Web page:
Saturday, September 08, 2012

The Teacher as Superman

The New York Times is hosting a conference on September 13, 2012, entitled Schools for Tomorrow.  The newspaper advertisement for it uses the slogan, "Building a Better Teacher."  The website for the conference says, "Today, teachers are expected to be mentors and social workers as well as educators. Sometimes even substitute parents. How do we educate teachers differently to reflect this?"

It might be a mistake to use the schools to solve social problems.  If teachers are really supposed to be substitute parents, what happens to the education of children who do not need substitute parents?  There was a movie in 2010 called "Waiting for Superman."  One person within the movie said that as a child he was waiting for Superman to come and fix the problems in his life.  Schools need a prime mission, and if that mission is substitute parenting, then education is a secondary concern.  When education is not the primary purpose of a public school system, then skills are increasingly abandoned and we eventually cross a threshold where public schools become agents in the moronization of America.  Moronization may be a new word.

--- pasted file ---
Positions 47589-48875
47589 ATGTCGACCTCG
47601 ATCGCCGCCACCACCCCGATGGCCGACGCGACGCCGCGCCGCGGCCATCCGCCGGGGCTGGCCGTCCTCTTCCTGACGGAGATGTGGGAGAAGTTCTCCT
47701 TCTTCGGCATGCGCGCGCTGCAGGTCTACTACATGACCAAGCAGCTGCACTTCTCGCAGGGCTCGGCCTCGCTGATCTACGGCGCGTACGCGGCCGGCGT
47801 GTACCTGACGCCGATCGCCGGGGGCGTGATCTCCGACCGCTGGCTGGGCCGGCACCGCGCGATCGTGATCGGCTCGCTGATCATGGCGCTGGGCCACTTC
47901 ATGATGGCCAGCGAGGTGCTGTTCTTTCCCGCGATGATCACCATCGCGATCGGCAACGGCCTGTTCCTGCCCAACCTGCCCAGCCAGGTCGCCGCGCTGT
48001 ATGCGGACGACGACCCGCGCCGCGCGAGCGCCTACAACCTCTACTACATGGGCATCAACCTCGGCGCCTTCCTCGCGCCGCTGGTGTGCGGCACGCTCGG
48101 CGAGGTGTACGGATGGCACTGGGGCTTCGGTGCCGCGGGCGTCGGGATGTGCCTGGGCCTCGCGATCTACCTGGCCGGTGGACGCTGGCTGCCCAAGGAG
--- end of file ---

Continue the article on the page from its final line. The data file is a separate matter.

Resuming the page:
Here is a definition I have created for the moronization of America:  a downward slide in the skills and mental abilities of Americans that is perpetrated by the public schools and supported by declining popular culture that is leading to a nation of morons (idiots, dolts).

Here is a more general definition: moronization:  a downward slide in the skills and mental abilities of a population that will transition that society into a population of morons (stupid people).

What characterizes a stupid person?  Stupid (adjective) 1. Tending to make poor decisions or careless mistakes. 2. Marked by a lack of intelligence or care; foolish or careless.

Stupidity is dangerous in our complex and demanding twenty-first century society.  If we try and turn our teachers into supermen and superwomen who can fix deficiencies within a community, then education will cease to be the prime mission of schools, our society will become stupid, and our nation will be at risk of collapse.

A twenty-first century education must maintain the academic skill set of the nation, which includes grammar, composition, and mathematics.